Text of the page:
Economic recovery, structural reform take center stage in 2021 state budget policy. Economic recovery and structural reform will be at the core of the government’s 2021 state budget policy as the COVID-19 pandemic paralyzes the economy and causes a health and social crisis in Indonesia.
The government is directing the fiscal policy next year toward accelerating economic recovery after the COVID-19 pandemic, structural reform to boost productivity, innovation, economic competitiveness, the acceleration of economic digital transformation and making use of and anticipating demographic dynamics.
“Structural reform must also be carried out in education, health, social protection and budgeting and the taxation system,” President Joko “Jokowi” Widodo said in his annual state budget speech before the People’s Consultative Assembly in Jakarta on Friday.
The coronavirus outbreak led to a contraction in the country’s economy of 5.32 percent in the second quarter this year and all components of economic activity fell significantly. The government expects the economy to contract by 1.1 percent this year, or to grow 0.2 percent in the best-case scenario.
As a consequence, around 3.7 million workers have lost their jobs so far this year, according to data from the National Development Planning Agency (Bappenas), a number that is expected to hit around 10 million by the end of the year.
At the same time, the outbreak has also exposed Indonesia’s healthcare gap as unequal distribution and shortages of testing and medical supplies, hospital beds, health and lab workers have hindered the COVID-19 response.
Jokowi in his state of the nation address earlier in the day also reiterated the need to carry out regulatory reform to cut red tape that has hampered investment in the country.
“We dedicate all of this to a fair national economy that caters to the interests of workers and job seekers in order to alleviate poverty by providing the widest possible quality employment opportunities,” he said.
The government expects state revenue to reach Rp1.77 quadrillion (US$119.79 billion) next year while state expenditure is expected to be Rp2.74 quadrillion. Therefore, the budget deficit is set at Rp971.2 trillion, 5.5 percent of gross domestic product (GDP) next year, compared with an estimated 6.34 percent of GDP this year.
It also pledges to continue this year’s stimulus allocation into 2021, which will include funding for social protection and micro, small and medium enterprises (MSMEs) support, while fiscal relaxation will be implemented again to support the government’s agenda.
The government is allocating Rp356.5 trillion (US$24.04 billion) in economic recovery stimulus funding next year in an effort to further support the country’s economic recovery, as well as to strengthen the healthcare system, including the provision of a coronavirus vaccine.
However, experts have expressed concern at the government’s policy as uncertainty surrounding the pandemic remains.
“There are several sectors that will be like sinkholes if we give them too much stimulus funding while the COVID-19 pandemic is yet to end,” said Bank Central Asia (BCA) economist David Sumual on Friday. “It will be difficult [to see a positive result] if our tax money enters into bad sectors, such as tourism, aviation and transportation.”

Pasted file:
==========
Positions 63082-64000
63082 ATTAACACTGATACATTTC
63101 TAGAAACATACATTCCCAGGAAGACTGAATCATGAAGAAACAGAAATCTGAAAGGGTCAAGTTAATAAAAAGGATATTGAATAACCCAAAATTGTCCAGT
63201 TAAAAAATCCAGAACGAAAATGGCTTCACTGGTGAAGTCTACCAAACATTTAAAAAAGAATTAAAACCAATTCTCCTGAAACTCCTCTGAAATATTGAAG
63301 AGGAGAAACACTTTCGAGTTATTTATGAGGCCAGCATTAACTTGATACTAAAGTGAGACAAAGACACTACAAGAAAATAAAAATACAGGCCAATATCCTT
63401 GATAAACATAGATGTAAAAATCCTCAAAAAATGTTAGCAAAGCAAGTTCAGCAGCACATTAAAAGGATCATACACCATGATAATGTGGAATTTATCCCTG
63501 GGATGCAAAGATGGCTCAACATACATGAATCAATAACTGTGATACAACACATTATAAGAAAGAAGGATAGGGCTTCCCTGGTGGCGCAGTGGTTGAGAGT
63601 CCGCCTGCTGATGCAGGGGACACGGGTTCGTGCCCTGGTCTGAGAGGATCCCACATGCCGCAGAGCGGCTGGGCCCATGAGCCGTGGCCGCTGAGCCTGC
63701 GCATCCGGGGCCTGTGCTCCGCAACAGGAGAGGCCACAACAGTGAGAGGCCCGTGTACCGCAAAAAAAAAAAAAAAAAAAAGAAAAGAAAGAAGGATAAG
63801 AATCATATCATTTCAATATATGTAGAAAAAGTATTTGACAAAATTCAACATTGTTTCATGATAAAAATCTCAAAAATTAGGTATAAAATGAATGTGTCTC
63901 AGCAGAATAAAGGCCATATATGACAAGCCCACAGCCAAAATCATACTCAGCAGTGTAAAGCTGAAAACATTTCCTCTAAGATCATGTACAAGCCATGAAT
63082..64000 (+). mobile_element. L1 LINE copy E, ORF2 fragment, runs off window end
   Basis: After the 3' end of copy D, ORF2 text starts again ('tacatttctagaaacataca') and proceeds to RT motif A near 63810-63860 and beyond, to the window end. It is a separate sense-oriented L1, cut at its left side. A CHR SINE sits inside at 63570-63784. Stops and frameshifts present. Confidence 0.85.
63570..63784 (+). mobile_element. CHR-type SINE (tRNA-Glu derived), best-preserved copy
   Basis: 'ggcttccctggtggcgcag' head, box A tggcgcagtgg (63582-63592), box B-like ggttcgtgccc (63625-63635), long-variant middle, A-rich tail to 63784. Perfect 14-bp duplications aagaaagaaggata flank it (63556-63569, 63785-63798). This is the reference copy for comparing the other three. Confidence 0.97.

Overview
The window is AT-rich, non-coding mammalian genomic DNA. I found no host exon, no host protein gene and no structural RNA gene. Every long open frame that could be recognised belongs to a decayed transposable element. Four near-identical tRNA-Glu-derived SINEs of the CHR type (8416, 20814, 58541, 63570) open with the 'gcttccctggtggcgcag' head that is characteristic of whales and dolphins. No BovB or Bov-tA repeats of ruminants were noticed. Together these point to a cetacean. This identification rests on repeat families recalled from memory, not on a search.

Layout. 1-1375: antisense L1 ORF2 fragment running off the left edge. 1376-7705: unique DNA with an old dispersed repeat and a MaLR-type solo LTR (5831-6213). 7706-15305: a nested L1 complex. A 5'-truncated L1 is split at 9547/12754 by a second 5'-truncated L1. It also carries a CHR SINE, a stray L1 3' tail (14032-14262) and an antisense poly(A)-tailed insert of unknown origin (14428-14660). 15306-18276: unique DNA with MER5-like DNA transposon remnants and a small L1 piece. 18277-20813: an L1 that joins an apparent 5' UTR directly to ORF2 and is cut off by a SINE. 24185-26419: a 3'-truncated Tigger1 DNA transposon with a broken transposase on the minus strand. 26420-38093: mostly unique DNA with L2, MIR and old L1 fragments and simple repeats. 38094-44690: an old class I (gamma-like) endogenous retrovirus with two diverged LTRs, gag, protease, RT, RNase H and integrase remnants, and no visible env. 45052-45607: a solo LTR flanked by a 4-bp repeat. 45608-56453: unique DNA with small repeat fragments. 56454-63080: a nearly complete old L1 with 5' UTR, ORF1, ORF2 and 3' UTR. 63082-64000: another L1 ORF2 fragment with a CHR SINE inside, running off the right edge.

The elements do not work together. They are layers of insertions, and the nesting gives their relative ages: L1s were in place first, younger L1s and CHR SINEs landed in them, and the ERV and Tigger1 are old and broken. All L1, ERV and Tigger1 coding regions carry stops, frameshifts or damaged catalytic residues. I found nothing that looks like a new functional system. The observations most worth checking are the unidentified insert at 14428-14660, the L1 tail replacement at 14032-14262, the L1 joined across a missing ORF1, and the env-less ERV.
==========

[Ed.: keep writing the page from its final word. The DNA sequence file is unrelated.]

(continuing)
The government will provide Rp136.7 trillion in next year’s stimulus for ministries and regional administrations to improve tourism, food security, industrial areas, communication and technology development and as loans for regions, among other projects.
By comparison, only Rp25.4 trillion will be allocated for health care, including the procurement of coronavirus vaccines once they are available, Rp110.2 trillion for social aid and Rp48.8 trillion for micro, small and medium enterprises (MSMEs).
“As long as COVID-19 is still there, the people will remain pessimistic,” David said.
Bank Permata economist Josua Pardede expressed a similar view, saying the government’s optimistic macroeconomic assumption for next year was still surrounded by virus uncertainty.
“The key is how successful Indonesia’s and the global COVID-19 containment efforts are so that people’s confidence and spending can improve,” he said.
The government projects GDP to rebound and grow by 4.5 percent to 5.5 percent next year and forecasts the rupiah exchange rate to be around Rp14,600 per United States dollar.
“Next year’s economic projection, although recovering, is dependent on the COVID-19 containment,” Finance Minister Sri Mulyani Indrawati told a virtual press briefing on Friday.
“The people’s discipline, vaccine availability and fiscal expansion through continuing the national economic recovery program will determine [the economy],” she added.
The government will also continue next year its cooperation with Bank Indonesia (BI) to finance the budget deficit. As debt monetization is only being applied this year, the central bank is expected to remain the standby buyer for Indonesian government bonds.
“We will maintain BI’s ability to participate in auctions to create a stable and balanced supply and demand,” Sri Mulyani said. Economic recovery, structural reform take center stage in 2021 state budget policy (Adrian Wail Akhlas, The Jakarta Post)